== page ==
EMC Pivoting to SDS & Cloud?

The keynote presentations at EMC World seemed very different to me this year. I’ve been to several EMC World conferences, and this one seemed to suggest a pivot for the company that we followed for so many years. To me, it suggests a much stronger focus on software products than I’ve ever seen from the company before.

It’s not like EMC is new to software. EMC referred to itself as a software company long before it acquired many of the software products that now make up its portfolio. In the past two decades, EMC has acquired a number of software-centric products. In the data protection space alone, they’ve acquired Legato Networker, Dantz/Retrospect, Avamar, Data Domain, Kashya RecoverPoint, WysDM, Mozy, and Spanning.

But the whole time EMC acquired software products, it continued to develop proprietary hardware solutions, while much of the rest of the world developed what we now call software-defined storage (SDS). Without a strong SDS story, they found themselves left out of much of the cloud conversation as well.

Just their subsidiary VMware didn’t want to be left out of the hyperconverged conversation, EMC didn’t want to be left out of any storage conversations. This is why it developed and released a number of software-defined versions of their traditional storage products, allowing you to run software versions of their popular products either on your own hardware or in the cloud.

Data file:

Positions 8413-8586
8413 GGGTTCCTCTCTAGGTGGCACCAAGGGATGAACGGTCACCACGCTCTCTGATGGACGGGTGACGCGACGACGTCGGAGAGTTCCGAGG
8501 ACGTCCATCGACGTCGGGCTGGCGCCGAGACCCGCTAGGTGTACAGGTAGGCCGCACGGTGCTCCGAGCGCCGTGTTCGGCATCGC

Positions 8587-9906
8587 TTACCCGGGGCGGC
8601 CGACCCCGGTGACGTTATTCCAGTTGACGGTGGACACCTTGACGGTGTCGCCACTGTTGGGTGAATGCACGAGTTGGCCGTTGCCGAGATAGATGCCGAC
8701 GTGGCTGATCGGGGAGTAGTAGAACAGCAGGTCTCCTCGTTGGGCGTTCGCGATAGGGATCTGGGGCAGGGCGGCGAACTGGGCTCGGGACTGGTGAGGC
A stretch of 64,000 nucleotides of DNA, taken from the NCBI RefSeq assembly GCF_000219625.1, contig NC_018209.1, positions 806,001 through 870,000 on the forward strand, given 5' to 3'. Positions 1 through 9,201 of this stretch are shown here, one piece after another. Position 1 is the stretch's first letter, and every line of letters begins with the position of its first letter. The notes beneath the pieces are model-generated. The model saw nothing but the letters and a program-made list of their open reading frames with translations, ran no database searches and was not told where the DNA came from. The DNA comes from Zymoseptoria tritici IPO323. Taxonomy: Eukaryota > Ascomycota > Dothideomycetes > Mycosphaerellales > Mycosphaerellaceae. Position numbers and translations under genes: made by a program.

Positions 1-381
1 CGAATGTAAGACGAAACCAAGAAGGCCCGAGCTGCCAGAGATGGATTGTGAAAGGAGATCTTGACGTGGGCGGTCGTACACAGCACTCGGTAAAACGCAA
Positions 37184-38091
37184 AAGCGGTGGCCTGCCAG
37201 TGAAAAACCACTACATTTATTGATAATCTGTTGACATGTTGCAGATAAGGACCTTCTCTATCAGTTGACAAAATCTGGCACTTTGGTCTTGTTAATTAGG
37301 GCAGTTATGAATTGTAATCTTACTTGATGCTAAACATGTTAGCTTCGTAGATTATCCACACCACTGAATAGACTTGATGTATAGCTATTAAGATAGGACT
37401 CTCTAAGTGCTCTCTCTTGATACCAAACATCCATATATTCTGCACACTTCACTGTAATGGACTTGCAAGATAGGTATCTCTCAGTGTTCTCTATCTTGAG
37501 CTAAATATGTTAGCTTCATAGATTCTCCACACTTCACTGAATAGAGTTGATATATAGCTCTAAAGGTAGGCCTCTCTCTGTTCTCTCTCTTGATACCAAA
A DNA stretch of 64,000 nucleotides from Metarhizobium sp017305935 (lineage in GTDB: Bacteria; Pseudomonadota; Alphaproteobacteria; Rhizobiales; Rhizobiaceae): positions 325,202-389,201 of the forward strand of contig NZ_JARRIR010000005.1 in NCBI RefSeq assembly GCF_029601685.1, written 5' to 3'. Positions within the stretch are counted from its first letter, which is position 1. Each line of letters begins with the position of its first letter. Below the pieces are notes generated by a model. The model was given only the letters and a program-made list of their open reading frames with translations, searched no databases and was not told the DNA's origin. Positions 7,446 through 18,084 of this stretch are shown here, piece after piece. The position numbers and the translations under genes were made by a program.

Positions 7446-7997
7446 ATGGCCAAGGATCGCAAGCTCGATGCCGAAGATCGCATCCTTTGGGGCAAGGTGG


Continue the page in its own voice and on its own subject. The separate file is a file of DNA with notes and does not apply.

Based on the packaging and pricing of the SDS products announced at EMC World, it is clear they hope customers will either run the SDS versions only at the edge or in the cloud, or that they will eventually outgrow these products and develop an interest in the traditional storage products EMC offers.

But based on the amount of times I heard “software-defined storage” or “cloud-ready”, I’d say EMC is definitely changing its tune when it comes to believing that proprietary arrays are the answer to all problems. Some at EMC might say the company changed its tune on this a while ago, and that may be true. But this EMC world, there just seemed to be a whole lot more people whistling the same tune.

W. Curtis Preston (aka Mr. Backup) is an expert in backup & recovery systems; a space he has been working in since 1993. He has written three books on the subject, Backup & Recovery, Using SANs and NAS, and Unix Backup & Recovery. Mr. Preston is a writer and has spoken at hundreds of seminars and conferences around the world. Preston’s mission is to arm today’s IT managers with truly unbiased information about today’s storage industry and its products.

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